Oil edges up on Iran sanctions, but US-China row mutes trading

Adjust Comment Print

Giovanni Staunovo, a commodity analyst and chief investment officer at Swiss bank UBS, said in response to questions emailed from UPI that API is the main driver behind the rally this morning, though official data from the U.S. Energy Information Administration could make or break the rally.

U.S. West Texas Intermediate (WTI) crude futures CLc1 were at $68.24 per barrel, up 41 cents, or 0.6 percent. The three fields contribute about 45,000 to 50,000 bpd to the North Sea's Forties and Brent crude streams. Refinery utilization rates remained unchanged last week at 98.1 percent of total capacity, the highest rates since 1999.

USA crude oil exports averaged 1.15 million barrels per day last week, down by 437,000 barrels per day from the previous week.

The crude oil futures prices in NY went up by 1.2% as the United States government offered 11 million barrels of oil as a part of the regular draw-down schedule.

Global benchmark Brent crude oil futures were at $74.63 per barrel at 0422 GMT, down 18 cents, or 0.2 per cent, from their last close.

Concerns also remain over how much oil will be removed from global markets by renewed sanctions on Iran, despite worries that demand growth could weaken amid a trade disputes between the U.S. and China, the world's two biggest economies.

OPEC stated: "The price of OPEC basket of 15 crudes stood at $70.27 a barrel on Friday, compared with $69.47 the previous day, according to OPEC Secretariat calculations".

More news: Taliban take at least 100 hostages despite ceasefire with Afghanistan president
More news: Trump calls on Hispanic-American officer, saying he 'speaks ideal English'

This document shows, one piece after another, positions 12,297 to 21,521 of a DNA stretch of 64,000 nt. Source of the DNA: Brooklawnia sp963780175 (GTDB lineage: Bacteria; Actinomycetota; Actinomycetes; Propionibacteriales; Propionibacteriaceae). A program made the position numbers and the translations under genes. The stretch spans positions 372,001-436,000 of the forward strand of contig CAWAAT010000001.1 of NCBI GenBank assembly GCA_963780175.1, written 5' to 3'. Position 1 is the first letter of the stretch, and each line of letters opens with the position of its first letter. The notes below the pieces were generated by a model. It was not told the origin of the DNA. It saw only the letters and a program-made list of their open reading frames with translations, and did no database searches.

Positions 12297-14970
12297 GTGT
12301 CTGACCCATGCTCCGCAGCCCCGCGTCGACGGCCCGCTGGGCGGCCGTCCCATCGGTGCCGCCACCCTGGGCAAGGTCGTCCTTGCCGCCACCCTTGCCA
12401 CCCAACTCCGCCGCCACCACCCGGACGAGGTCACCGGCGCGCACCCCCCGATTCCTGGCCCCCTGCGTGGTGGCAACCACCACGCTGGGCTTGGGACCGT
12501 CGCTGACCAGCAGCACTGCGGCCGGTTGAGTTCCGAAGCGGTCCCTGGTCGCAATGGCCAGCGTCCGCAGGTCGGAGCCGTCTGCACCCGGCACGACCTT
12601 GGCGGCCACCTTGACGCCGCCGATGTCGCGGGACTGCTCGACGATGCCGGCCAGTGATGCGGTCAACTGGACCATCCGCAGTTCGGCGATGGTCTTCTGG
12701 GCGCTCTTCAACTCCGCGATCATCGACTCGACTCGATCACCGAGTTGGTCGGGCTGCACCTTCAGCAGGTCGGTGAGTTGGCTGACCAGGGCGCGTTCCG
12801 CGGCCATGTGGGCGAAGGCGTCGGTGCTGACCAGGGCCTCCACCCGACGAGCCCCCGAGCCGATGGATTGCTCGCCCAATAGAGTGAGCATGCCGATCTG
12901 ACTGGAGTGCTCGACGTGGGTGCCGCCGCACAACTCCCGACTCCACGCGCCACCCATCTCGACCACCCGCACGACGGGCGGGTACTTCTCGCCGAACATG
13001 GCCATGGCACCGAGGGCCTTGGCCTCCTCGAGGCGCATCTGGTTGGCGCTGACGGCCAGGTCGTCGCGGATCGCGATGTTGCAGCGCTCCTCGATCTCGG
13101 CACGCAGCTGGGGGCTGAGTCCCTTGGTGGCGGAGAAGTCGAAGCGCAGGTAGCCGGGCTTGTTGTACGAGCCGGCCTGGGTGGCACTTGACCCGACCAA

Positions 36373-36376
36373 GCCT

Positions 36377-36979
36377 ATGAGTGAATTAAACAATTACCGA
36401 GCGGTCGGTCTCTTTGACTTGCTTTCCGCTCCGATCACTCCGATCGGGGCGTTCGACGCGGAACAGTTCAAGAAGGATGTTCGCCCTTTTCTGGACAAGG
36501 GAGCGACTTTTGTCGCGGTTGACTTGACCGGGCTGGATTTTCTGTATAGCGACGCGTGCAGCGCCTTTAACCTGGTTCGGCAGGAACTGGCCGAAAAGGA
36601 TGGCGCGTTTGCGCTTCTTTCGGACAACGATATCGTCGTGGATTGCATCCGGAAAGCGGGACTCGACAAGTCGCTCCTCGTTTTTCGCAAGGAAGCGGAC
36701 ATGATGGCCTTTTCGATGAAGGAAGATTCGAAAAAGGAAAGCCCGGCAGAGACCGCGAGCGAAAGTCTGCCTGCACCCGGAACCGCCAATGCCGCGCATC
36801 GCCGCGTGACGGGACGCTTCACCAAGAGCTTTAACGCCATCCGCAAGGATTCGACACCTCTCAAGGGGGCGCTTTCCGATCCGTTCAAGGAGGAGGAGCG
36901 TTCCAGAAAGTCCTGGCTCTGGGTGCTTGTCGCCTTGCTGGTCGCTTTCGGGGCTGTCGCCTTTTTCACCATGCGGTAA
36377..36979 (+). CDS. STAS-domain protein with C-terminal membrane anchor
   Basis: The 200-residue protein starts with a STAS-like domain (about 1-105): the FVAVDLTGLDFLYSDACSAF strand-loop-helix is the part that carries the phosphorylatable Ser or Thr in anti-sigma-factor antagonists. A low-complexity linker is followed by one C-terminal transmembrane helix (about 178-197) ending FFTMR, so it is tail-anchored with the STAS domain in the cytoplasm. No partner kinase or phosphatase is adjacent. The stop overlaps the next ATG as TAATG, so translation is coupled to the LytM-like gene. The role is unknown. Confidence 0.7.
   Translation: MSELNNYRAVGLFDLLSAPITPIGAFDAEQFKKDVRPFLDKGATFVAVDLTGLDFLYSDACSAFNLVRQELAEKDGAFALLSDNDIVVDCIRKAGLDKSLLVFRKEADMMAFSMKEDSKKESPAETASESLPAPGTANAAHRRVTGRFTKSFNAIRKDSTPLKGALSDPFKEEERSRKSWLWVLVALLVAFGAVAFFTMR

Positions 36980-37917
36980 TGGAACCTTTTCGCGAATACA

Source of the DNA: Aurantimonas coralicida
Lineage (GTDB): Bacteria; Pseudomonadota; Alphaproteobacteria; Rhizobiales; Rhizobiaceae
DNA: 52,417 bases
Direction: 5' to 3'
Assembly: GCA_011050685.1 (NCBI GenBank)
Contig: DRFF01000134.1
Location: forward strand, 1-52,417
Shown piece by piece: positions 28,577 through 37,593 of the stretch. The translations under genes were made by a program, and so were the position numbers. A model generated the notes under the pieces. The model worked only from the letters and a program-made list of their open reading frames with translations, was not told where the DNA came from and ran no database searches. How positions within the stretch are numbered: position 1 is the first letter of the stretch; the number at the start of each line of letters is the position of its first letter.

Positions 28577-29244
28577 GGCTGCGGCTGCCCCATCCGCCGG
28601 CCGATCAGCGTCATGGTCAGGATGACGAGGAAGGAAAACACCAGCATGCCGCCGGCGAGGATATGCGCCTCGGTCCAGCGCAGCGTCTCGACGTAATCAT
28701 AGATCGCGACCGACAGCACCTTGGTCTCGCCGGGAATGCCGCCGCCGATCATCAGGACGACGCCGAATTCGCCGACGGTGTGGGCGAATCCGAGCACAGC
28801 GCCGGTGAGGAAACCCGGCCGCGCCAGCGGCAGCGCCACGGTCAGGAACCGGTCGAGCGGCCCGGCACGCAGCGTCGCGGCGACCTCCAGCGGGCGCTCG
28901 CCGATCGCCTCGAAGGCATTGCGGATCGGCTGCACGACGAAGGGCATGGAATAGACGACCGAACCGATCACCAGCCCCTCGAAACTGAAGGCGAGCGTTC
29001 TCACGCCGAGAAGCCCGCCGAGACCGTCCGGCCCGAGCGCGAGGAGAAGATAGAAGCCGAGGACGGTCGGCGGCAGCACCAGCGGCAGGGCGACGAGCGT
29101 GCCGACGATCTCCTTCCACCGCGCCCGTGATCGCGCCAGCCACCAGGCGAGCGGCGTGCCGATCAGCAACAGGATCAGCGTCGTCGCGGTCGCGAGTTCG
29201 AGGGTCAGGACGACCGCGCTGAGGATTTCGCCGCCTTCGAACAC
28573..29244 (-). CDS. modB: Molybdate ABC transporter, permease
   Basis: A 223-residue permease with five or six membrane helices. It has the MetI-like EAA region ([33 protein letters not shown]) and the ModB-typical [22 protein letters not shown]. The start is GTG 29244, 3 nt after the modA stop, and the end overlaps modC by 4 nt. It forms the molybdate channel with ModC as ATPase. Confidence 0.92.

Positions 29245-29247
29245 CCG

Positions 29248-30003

More news: Jurgen Klopp: 'Liverpool have to do a lot more'

According to the Weekly Petroleum Status Report, U.S. commercial crude oil inventories, excluding those in the Strategic Petroleum Reserve (SPR), decreased by 5.8 million barrels during the week ending August 17.

A weaker United States dollar makes oil, which is priced in dollars, less expensive to buyers in other currencies.

Today, three months before the November deadline when the sanctions are due to take effect, Iran's outflow has already fallen by around 430,000 barrels and the nation has to rely more on its own fleet of tankers to carry oil to its customers, clearly showing that buyers are hesitant to continue purchasing Iranian oil.

Nationwide, crude oil exports rose to a record high of 2 million barrels per day in May, according to the department. Saudi Arabia told Opec it cut supply in July, rather than increasing output as expected.

The US/China trade tensions fuelled concerns that global economic growth could slow, weakening worldwide energy demand.

Worries that Mexico's incoming administration would not strike a bilateral agreement over NAFTA with the USA also weighed on the market, traders said.

Comments